SEOUL, July 22 (Yonhap) -- The office of President Moon Jae-in warned Japanese Prime Minister Shinzo Abe on Monday not to go too far in a friction between the neighboring countries, saying Seoul maintains the two-track approach of striving for forward-looking bilateral ties, separate from thorny historical issues.
Speaking in a TV interview after the weekend's upper house election, Abe said that "constructive" discussions will be possible only when South Korea brings an "appropriate response to its breach" of a 1965 treaty that normalized Seoul-Tokyo diplomatic relations.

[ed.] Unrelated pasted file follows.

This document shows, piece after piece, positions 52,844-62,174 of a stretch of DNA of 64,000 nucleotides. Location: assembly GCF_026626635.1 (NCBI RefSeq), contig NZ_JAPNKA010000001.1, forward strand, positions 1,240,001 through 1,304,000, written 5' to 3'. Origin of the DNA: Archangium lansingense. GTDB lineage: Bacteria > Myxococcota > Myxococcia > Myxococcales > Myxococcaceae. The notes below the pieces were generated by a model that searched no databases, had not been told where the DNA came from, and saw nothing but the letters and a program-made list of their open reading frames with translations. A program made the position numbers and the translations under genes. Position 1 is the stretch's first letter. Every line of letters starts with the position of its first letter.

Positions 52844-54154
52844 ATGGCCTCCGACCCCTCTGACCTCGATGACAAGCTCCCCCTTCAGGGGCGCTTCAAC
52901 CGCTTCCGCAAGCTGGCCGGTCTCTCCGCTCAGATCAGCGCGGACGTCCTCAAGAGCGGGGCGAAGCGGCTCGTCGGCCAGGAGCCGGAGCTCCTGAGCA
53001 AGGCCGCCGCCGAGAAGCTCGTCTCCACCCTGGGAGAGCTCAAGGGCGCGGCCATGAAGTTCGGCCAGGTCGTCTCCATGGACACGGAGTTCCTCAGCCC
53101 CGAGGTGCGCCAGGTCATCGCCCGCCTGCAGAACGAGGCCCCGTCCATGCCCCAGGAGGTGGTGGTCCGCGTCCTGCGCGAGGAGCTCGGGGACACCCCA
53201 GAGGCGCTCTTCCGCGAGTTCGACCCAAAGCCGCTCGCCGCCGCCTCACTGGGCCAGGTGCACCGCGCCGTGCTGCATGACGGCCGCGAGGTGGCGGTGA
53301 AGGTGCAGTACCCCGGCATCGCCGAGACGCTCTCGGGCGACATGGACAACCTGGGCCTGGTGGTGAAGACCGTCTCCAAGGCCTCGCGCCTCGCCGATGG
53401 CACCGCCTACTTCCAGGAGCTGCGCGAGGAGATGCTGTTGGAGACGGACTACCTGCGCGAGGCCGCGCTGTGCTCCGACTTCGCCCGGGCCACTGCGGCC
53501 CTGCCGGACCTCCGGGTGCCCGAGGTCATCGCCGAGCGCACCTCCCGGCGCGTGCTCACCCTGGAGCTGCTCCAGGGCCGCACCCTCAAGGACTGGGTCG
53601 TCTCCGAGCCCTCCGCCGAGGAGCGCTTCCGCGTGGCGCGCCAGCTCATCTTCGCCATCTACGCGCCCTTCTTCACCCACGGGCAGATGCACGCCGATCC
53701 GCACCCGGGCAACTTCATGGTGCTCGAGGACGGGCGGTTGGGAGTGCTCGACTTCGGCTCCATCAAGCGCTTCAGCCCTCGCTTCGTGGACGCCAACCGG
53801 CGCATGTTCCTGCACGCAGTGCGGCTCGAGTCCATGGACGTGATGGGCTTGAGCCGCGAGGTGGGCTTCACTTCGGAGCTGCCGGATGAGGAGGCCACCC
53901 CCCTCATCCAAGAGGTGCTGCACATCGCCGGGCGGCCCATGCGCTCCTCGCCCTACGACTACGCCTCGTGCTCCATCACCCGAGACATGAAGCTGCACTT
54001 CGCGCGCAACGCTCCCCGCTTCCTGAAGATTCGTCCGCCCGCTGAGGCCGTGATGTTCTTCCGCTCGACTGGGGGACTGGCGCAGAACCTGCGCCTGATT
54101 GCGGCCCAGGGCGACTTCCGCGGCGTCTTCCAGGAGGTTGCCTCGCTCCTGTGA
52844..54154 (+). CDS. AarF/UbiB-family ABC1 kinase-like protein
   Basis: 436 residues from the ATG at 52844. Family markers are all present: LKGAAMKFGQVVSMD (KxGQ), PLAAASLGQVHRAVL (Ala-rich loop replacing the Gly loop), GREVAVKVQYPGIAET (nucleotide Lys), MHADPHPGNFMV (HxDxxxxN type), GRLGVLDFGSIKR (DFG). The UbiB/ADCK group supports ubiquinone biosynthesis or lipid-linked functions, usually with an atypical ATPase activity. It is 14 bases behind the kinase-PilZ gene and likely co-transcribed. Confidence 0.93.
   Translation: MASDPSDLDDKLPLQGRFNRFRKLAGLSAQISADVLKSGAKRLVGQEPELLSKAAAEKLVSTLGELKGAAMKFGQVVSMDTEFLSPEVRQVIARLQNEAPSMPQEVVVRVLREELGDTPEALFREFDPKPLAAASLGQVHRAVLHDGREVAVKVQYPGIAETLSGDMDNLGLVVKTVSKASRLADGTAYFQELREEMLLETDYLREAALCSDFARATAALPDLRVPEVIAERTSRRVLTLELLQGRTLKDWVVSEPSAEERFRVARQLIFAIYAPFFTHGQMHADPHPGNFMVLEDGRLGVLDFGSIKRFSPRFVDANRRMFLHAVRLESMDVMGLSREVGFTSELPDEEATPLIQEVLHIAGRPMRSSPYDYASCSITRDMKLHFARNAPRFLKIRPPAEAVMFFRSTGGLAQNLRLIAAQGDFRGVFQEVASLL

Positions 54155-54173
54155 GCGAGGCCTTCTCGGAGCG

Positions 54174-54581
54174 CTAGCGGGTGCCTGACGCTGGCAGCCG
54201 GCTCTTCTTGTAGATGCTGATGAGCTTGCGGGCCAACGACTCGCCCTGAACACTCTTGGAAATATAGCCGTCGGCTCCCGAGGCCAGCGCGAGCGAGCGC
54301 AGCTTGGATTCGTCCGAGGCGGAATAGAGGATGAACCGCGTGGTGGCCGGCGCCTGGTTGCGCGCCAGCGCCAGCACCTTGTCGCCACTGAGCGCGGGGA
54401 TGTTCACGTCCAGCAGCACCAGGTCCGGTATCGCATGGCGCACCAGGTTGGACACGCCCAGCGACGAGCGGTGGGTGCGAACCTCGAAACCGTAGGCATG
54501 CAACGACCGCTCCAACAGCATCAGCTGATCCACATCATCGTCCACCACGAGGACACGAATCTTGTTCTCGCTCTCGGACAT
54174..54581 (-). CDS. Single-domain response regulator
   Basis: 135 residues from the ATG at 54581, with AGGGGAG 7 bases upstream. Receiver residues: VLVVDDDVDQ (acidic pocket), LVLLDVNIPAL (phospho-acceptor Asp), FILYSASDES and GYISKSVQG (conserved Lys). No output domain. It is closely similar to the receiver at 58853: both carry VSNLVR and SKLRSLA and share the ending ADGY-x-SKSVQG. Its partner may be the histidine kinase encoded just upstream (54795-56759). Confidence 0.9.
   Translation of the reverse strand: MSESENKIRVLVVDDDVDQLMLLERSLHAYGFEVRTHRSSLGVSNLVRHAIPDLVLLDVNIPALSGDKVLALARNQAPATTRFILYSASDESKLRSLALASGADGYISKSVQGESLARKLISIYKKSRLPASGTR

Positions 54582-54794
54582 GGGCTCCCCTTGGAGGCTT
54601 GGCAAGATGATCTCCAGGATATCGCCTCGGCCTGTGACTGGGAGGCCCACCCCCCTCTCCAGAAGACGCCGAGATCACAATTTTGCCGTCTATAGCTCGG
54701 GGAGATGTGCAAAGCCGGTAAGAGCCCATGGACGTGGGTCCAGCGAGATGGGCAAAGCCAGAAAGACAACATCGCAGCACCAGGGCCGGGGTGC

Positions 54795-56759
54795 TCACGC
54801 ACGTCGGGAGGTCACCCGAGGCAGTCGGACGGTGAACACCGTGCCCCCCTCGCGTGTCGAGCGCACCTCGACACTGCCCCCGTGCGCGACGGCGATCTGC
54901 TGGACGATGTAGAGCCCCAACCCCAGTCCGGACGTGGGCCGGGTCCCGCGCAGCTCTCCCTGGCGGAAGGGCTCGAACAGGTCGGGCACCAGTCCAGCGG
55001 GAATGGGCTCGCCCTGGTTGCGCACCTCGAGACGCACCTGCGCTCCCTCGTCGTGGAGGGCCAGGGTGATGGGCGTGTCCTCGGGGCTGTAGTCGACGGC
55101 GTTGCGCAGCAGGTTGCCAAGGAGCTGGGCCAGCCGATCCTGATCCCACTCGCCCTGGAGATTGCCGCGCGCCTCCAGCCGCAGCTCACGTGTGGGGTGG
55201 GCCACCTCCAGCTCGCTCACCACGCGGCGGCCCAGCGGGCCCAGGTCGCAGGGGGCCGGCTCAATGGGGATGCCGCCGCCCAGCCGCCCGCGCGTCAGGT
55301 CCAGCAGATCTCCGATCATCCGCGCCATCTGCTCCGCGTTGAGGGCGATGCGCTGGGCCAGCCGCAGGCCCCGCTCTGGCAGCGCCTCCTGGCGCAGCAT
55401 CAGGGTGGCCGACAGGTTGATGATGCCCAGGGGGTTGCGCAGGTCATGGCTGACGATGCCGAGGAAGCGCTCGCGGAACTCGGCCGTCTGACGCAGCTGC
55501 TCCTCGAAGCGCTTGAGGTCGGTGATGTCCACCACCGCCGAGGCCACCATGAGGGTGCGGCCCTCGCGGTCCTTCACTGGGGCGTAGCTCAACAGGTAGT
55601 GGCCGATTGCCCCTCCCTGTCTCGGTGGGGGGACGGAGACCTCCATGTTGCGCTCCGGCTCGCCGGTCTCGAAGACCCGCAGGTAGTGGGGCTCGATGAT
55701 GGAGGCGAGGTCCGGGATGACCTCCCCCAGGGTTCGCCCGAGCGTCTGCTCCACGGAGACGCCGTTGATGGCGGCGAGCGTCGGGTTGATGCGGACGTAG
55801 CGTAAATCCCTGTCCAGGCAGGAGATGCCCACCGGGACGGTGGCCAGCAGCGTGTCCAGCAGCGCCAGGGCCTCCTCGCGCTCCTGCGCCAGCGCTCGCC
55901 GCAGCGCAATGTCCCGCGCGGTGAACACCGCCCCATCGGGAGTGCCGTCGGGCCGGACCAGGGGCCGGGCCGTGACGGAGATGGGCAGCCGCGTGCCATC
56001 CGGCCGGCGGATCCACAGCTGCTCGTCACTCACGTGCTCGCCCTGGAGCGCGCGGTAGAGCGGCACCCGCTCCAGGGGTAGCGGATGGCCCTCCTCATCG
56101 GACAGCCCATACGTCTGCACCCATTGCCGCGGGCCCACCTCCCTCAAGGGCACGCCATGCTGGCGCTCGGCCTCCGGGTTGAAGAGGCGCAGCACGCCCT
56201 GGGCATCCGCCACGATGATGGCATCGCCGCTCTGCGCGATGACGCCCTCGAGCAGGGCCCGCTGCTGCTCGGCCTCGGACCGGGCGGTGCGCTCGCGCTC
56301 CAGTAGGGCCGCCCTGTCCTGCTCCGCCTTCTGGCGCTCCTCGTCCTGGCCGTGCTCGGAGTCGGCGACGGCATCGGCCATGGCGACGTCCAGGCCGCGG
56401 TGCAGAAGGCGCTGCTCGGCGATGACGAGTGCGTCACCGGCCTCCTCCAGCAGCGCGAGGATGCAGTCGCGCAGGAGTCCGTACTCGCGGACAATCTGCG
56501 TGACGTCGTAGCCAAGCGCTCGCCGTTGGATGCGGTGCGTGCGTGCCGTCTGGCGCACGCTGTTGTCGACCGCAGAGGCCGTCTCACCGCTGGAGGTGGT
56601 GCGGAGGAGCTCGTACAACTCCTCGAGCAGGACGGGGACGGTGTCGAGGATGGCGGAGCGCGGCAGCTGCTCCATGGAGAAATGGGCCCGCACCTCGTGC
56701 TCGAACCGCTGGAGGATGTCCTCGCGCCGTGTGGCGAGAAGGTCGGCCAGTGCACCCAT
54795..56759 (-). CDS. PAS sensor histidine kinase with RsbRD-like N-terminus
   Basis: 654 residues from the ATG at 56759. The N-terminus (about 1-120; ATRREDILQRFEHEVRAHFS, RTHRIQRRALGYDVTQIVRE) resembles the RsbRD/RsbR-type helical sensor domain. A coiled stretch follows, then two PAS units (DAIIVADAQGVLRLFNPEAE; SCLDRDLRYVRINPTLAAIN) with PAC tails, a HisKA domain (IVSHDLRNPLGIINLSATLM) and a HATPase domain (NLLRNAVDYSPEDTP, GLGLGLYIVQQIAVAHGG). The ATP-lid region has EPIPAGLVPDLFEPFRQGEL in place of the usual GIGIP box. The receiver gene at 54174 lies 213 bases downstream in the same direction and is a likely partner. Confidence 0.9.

Cheong Wa Dae said the South Korean government "has always responded" properly over relevant matters.
It's the Japanese side that has kept changing the rationale for its ongoing export curbs against South Korea, Cheong Wa Dae spokesperson, Ko Min-jung, stressed in a press briefing.
She added there's no shift in the Moon administration's position to take a two-pronged approach toward historical matters and future partnerships in relations with Japan.
What Abe needs to do is to "stay in line and make utmost efforts for future cooperation between the two nations and their people," Ko said.
A Cheong Wa Dae official, meanwhile, told reporters later it's not appropriate for the South Korean government to make a formal assessment of Japan's latest election results.